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Amy31

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i have a question on HCM, as I'm slightly confused, so, is this most common in Sphynx cats alone? Or just any breed of cat in general? I like to browse the Internet in my spare time just to see if there's anything I'm missing in the care of my little one, and often I read Sphynx cats have no real health issues..yet I've always thought this was a very series issue with the breed? or am I just reading to much into cases of Sphynx cats having it, I guess this goes back into the ketamine issue, but shouldn't it be a given for any breed if that's the case? And why oh why do vets look at me as if I'm totally crazy when I bring it up?! I'm frightened to death of my baby developing any issues, but I'm starting to wonder if I've just got myself far to worked up on this issue and it's not as common as I'm making myself think? Any light shed on this would be great! I'm just curious, but I want to enjoy my baby rather than being hung up on something so much! TIA :)
 

Trisha

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My Dexter was diagnosed with a heart murmur so of course I freaked. The more research I did, the more I saw it is very common amongst many breeds of cats. I've read several articles about it being most common in American Shorthairs and Persians. Thanks to the wonderful people on this forum, I've relaxed a bit - many cats can live long lives with a heart murmur - it doesn't always mean it's HCM.
Does your kitten have a murmur?
 

Catzzzmeow

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HCM can happen in any cat. It has become a very large focus because breeders can scan in hopes of not passing on heart issues through a responsible breeding program. There is no guarantee that HCM will not occur in a kitten/cat where both parents were scanned negative so it is sad and frustrating. Just like in people heart disease can occur. But knowing a breeder is spending the money to scan and trying to keep their breeding program as healthy as possible helps to weed out many BYB (back yard breeders) and less heartache for owners.

Patti
 

Amy31

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My Dexter was diagnosed with a heart murmur so of course I freaked. The more research I did, the more I saw it is very common amongst many breeds of cats. I've read several articles about it being most common in American Shorthairs and Persians. Thanks to the wonderful people on this forum, I've relaxed a bit - many cats can live long lives with a heart murmur - it doesn't always mean it's HCM.
Does your kitten have a murmur?
No nothing! I think I'm just reading far to much into it and just worrying to much! I'm good at that! This makes me feel a lot better though! Thank you :) do you have to have regular check ups for your baby?
 

Amy31

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HCM can happen in any cat. It has become a very large focus because breeders can scan in hopes of not passing on heart issues through a responsible breeding program. There is no guarantee that HCM will not occur in a kitten/cat where both parents were scanned negative so it is sad and frustrating. Just like in people heart disease can occur. But knowing a breeder is spending the money to scan and trying to keep their breeding program as healthy as possible helps to weed out many BYB (back yard breeders) and less heartache for owners.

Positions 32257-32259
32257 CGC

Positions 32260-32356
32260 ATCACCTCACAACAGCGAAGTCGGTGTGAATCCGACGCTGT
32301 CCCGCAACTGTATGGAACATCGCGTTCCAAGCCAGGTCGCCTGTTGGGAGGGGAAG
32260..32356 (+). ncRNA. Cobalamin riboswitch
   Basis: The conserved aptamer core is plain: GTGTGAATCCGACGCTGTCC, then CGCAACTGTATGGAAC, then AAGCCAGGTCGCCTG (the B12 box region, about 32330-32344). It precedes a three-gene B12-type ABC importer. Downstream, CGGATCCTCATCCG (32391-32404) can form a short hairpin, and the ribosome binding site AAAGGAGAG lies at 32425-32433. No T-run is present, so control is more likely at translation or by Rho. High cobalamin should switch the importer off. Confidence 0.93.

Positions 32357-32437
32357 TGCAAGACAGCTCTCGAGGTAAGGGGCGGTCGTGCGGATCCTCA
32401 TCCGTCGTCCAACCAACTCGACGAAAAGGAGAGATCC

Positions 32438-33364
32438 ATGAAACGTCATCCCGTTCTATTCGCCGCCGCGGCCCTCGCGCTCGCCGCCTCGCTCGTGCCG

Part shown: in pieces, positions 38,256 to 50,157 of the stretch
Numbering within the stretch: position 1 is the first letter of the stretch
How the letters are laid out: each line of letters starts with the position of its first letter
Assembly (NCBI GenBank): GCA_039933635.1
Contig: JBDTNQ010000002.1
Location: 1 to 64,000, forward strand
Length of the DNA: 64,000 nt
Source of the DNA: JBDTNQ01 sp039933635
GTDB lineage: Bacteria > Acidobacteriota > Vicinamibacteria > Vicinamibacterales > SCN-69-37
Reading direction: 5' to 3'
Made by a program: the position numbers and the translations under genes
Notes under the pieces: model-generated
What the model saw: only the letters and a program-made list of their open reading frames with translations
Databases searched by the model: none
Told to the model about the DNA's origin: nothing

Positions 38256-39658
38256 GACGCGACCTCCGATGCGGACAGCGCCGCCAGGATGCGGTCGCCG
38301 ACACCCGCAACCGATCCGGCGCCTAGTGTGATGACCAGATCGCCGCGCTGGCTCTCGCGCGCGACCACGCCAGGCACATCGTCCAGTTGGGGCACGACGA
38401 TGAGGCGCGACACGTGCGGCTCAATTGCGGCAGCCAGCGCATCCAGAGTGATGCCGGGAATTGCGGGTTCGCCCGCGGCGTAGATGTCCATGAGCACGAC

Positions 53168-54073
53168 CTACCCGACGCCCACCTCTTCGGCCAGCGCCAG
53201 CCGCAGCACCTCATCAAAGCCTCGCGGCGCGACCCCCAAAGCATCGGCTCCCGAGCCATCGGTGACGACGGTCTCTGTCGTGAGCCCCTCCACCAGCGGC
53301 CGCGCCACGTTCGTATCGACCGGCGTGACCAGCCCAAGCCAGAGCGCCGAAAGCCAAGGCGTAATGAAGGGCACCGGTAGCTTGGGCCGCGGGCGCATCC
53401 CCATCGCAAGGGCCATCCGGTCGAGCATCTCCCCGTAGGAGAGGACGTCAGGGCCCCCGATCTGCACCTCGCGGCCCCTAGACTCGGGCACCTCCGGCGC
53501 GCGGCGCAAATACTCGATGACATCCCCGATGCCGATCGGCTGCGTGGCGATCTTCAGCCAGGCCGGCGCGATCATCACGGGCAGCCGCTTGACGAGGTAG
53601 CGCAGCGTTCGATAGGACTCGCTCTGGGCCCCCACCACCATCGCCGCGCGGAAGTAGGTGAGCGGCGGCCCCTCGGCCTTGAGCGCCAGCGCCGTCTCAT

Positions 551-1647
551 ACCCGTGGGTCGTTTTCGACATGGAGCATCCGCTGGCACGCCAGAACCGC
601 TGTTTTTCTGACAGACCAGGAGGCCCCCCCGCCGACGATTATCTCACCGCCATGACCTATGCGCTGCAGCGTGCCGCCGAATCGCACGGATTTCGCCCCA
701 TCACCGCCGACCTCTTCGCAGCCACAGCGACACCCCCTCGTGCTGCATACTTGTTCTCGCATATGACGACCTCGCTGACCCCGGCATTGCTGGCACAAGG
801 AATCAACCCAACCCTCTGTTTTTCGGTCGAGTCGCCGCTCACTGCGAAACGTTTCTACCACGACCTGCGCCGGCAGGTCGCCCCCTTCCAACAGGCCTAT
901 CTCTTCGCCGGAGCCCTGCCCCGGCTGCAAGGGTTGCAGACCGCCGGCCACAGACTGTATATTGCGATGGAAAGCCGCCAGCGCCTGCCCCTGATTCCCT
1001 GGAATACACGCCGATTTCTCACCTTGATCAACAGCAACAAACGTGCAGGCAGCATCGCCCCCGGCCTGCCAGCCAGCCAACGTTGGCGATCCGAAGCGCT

Patti
So it's basicaly a standard worry for most breeds? So if I worry for my sphynx I should worry about my hairy baby's to? I think because they are so baby like you feel like they are more delicate than fuzzy cats, that puts it into good perspective though with the human statement, I guess it's just the same kind of thing!
 

Catzzzmeow

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It has become a very serious problem in the breed because there are many breeding them for the buck and not keeping the welfare of the breed in mind. As long as people research their breeders and look for breeders that protect the cats and not just the breeders pocketbooks with a solid contract it makes a huge difference.

Educating yourself is key as an owner when it comes to every aspect of your pet's health. We can't live in fear, but we can certainly stay in tune to their health and regular wellness checks often catch issues before we as owners know they are brewing.

Patti
 

Trisha

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Dexter is about 6 months old and he has been checked every month for the past 4 months. He had a clean bill of health from my Breeder's vet - no heart murmur. But then my vet heard a murmur. I've had 4 different vets listen since and some say its really soft, some say it's at a 2, possibly 3 and another said to not even worry about it because he is still a kitten, it's barely audible and it's likely to go away. His parents were scanned for HCM last January and they were clear. My only fear is getting him neutered. I'll be taking him in again this month to see where the murmur is at and figure out what I can do to get him fixed. Unfortunately, I have had a hell of a time finding a vet that is well versed in Sphynxes.

If I were you I would not worry about it unless the kitten becomes lethargic or short of breath after playing for a short amount of time.
 

Amy31